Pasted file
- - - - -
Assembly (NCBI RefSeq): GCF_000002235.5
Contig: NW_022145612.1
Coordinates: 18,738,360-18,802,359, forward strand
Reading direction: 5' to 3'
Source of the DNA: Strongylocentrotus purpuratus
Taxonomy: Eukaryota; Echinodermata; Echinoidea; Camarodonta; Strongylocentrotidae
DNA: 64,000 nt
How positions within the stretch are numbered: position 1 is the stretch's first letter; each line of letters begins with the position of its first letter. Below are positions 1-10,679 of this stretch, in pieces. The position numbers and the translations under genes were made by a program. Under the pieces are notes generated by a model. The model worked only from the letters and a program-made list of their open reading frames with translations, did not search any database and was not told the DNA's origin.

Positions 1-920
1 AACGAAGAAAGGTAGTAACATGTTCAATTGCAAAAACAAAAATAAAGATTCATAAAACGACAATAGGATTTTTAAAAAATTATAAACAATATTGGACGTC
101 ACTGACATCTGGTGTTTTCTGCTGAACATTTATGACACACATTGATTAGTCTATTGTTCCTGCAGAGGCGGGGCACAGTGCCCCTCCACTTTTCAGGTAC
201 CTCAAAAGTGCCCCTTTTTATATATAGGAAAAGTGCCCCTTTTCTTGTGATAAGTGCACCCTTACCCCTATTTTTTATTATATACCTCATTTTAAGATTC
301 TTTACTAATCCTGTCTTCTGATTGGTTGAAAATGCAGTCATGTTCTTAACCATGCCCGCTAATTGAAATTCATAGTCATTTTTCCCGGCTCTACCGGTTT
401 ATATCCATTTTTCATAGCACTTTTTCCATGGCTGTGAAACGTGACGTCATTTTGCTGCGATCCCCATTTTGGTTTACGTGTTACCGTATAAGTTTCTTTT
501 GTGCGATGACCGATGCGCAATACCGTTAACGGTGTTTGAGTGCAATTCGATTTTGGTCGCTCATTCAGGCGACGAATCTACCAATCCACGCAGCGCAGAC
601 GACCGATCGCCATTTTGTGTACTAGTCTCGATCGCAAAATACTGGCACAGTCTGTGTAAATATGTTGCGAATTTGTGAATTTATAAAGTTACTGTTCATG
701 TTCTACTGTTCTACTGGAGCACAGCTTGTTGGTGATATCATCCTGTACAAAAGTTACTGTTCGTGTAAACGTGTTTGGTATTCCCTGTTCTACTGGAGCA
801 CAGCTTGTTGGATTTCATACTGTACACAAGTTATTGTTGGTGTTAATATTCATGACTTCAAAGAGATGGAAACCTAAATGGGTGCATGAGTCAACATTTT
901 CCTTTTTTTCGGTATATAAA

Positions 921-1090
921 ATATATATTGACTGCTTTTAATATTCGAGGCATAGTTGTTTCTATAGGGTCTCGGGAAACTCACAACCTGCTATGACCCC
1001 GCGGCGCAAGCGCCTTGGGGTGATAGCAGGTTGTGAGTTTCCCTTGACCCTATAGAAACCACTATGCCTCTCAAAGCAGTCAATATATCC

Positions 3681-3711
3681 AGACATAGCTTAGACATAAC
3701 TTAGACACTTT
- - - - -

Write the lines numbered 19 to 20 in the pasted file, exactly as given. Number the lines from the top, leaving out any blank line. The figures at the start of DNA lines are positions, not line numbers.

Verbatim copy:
901 CCTTTTTTTCGGTATATAAA

Positions 921-1090